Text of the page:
The Senate Judiciary Committee will begin work on the Surveillance Transparency Act next week.

Sen. Al FrankenAlan (Al) Stuart FrankenOvernight Finance: Senators near two-year budget deal | Trump would 'love to see a shutdown' over immigration | Dow closes nearly 600 points higher after volatile day | Trade deficit at highest level since 2008 | Pawlenty leaving Wall Street group Pawlenty departing Wall Street group as campaign rumors swirl Bachmann won't run for Franken's Senate seat because she did not hear a 'call from God' MORE (D-Minn.) introduced S. 1452, which would require the government to report details about its national surveillance programs in an effort to increase transparency over the government surveillance of U.S. citizens. He will lead the heading as chairman of the Judiciary subcommittee on Privacy, Technology and the Law.

“The American public are naturally suspicious of executive power, and when things are done secretly, they tend to think that power is being abused,” Franken said. “Right now, the public isn't getting the most basic information about what's going on with government surveillance programs. That needs to change.”

The bill’s co-sponsor, Sen. Dean HellerDean Arthur HellerHeller campaign slams GOP rival over six-figure nonprofit salary Juan Williams: Help Trump climb down from the wall GOP Senate candidate fundraising lags behind Dems in key races MORE (R-Nev.) is scheduled to testify at the hearing.

The National Security Agency has come under criticism since reports were leaked that the government has spied on U.S. citizens and foreign allies by collecting their phone data. 

Franken’s bill would also allow companies to report the numbers of government information requests they receive, and the number of their users affected by those requests.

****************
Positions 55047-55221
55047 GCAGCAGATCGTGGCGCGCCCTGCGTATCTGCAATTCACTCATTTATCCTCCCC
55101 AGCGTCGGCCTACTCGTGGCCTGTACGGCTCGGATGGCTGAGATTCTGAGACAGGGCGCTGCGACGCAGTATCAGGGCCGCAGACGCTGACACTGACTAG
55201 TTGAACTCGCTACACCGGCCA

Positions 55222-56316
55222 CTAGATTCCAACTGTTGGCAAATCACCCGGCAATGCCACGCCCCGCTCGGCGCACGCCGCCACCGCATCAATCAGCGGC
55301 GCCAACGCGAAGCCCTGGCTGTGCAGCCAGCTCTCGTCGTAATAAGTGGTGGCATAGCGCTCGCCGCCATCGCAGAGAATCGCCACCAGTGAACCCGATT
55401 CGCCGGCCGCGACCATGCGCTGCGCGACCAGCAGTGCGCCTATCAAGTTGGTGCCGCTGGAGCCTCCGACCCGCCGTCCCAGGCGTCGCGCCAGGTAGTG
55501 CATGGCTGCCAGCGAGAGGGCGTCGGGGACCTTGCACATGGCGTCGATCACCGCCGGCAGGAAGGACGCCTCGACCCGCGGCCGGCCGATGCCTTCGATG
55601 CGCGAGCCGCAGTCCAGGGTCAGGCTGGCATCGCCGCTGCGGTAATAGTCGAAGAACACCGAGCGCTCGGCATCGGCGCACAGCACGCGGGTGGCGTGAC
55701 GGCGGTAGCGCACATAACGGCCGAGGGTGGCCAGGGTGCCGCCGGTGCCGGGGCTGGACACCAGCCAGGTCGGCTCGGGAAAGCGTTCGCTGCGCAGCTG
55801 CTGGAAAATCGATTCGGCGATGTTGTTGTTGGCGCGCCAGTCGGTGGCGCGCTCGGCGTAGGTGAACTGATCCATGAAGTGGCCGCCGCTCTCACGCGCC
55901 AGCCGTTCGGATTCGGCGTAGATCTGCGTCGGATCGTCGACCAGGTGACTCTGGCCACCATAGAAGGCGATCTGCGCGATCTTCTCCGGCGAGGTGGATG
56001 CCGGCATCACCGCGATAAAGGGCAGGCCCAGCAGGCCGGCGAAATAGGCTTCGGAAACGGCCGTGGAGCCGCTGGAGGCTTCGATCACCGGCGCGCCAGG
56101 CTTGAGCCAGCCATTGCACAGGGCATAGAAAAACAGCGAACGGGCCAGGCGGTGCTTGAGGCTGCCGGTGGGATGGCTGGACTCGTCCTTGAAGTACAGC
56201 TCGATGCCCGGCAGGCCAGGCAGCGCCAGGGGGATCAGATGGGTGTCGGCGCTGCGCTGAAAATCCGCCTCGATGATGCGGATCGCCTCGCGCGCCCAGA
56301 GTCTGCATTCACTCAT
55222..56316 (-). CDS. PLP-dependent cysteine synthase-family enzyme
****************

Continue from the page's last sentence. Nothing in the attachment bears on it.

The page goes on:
On Tuesday, Consumer Financial Protection Bureau Director Richard Cordray is scheduled to testify before the Senate Banking, Housing and Urban Affairs Committee to deliver a semi-annual report. Cordray will likely face tough questions from Republicans, who opposed the creation of the CFPB.

Details on these and other Senate hearings follow:

Senate Banking, Housing and Urban Affairs

— Nov. 12 “The Consumer Financial Protection Bureau’s Semi-Annual Report to Congress”

2:30 p.m., 538 Dirksen Senate Office Building

Joint Budget Conference

— Nov. 13, “Joint Budget Conference Committee on 2014 Budget”

10 a.m., 1100 Longworth House Office Building

Joint Economic

— Nov. 13, “The Economic Outlook”

2:30 p.m., 216 Hart Senate Office Building 

Senate Energy and Natural Resources

— Nov. 14, “To Consider Pending Nominations”

9:30 a.m., 366 Dirksen Senate Office Building

Senate Health, Education, Labor and Pensions

Subcommittee on Employment and Workplace Safety

— Nov. 12, “Payroll Fraud: Targeting Bad Actors Hurting Workers and Businesses”

2:30 p.m., 430 Dirksen Senate Office Building

— Nov. 14, “Ensuring Access to Higher Education: Simplifying Federal Student Aid for Today’s College Student”

10 a.m., 430 Dirksen Senate Office Building

Senate Homeland Security and Governmental Affairs

— Nov. 13, “Nomination of Jeh Johnson to be Secretary of the U.S. Department of Homeland Security”

10 a.m., 342, Dirksen Senate Office Building

— Nov. 14, “Threats to the Homeland”

10 a.m., 342, Dirksen Senate Office Building

Senate Indian Affairs

— Nov. 12, “Impacts of Sequestration on Indian Country”

2 p.m., 628 Dirksen Senate Office Building

Senate Judiciary

Subcommittee on Privacy, Technology and the Law

— Nov. 13, “The Surveillance Transparency Act of 2013”

10 a.m., 226 Dirksen Senate Office Building

— Nov. 13, “Judicial Nominations”

2 p.m., 226 Dirksen Senate Office Building